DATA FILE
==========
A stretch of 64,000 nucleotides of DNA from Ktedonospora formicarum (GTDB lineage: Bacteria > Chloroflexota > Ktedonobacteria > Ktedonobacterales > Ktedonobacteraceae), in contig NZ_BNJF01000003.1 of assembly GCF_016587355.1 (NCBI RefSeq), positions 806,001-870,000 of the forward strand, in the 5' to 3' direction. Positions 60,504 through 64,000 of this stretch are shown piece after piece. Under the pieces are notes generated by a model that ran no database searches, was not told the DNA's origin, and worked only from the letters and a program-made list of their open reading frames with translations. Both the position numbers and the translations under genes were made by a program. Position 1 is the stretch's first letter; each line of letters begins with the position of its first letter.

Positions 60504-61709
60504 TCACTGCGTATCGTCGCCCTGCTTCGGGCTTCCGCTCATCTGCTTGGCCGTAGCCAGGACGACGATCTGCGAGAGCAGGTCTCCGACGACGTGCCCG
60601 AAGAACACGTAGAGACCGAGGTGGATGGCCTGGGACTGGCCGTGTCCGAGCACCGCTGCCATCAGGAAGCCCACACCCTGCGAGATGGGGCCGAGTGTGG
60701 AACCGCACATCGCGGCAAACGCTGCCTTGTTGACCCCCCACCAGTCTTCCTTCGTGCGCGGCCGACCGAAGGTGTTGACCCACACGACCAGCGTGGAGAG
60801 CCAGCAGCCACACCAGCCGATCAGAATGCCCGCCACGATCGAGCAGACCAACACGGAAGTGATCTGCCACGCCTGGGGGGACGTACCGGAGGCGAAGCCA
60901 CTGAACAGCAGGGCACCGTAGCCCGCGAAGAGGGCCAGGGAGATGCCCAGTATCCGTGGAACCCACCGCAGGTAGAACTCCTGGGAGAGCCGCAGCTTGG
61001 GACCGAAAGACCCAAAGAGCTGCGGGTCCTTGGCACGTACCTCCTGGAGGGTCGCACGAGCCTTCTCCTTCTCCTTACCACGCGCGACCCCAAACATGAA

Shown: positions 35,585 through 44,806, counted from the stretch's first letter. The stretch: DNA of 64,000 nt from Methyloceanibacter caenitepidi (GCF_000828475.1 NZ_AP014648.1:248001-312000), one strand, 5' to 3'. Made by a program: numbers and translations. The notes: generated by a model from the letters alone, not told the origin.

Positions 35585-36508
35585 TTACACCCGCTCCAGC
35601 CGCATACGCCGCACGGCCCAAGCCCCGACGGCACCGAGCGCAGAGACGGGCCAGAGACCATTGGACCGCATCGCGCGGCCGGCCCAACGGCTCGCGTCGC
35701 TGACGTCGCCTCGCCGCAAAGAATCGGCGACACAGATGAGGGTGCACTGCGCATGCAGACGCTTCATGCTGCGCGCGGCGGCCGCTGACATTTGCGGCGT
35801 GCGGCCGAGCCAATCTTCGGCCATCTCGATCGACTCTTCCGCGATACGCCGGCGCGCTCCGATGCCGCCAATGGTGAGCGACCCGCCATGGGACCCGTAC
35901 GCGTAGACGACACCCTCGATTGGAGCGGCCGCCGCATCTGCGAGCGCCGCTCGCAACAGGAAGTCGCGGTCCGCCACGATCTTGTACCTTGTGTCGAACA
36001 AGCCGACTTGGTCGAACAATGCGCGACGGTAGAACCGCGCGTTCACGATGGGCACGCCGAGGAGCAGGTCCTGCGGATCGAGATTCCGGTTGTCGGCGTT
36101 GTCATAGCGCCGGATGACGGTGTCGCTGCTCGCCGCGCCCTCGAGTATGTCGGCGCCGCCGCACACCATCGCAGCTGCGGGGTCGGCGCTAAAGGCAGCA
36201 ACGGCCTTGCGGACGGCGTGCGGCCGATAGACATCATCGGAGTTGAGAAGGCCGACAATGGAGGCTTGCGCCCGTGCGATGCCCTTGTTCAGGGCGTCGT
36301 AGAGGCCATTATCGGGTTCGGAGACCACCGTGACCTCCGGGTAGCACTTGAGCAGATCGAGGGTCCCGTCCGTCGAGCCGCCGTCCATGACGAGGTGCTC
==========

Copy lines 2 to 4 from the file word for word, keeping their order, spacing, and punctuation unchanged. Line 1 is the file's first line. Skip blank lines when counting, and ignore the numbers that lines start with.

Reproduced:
Positions 60504-61709
60504 TCACTGCGTATCGTCGCCCTGCTTCGGGCTTCCGCTCATCTGCTTGGCCGTAGCCAGGACGACGATCTGCGAGAGCAGGTCTCCGACGACGTGCCCG
60601 AAGAACACGTAGAGACCGAGGTGGATGGCCTGGGACTGGCCGTGTCCGAGCACCGCTGCCATCAGGAAGCCCACACCCTGCGAGATGGGGCCGAGTGTGG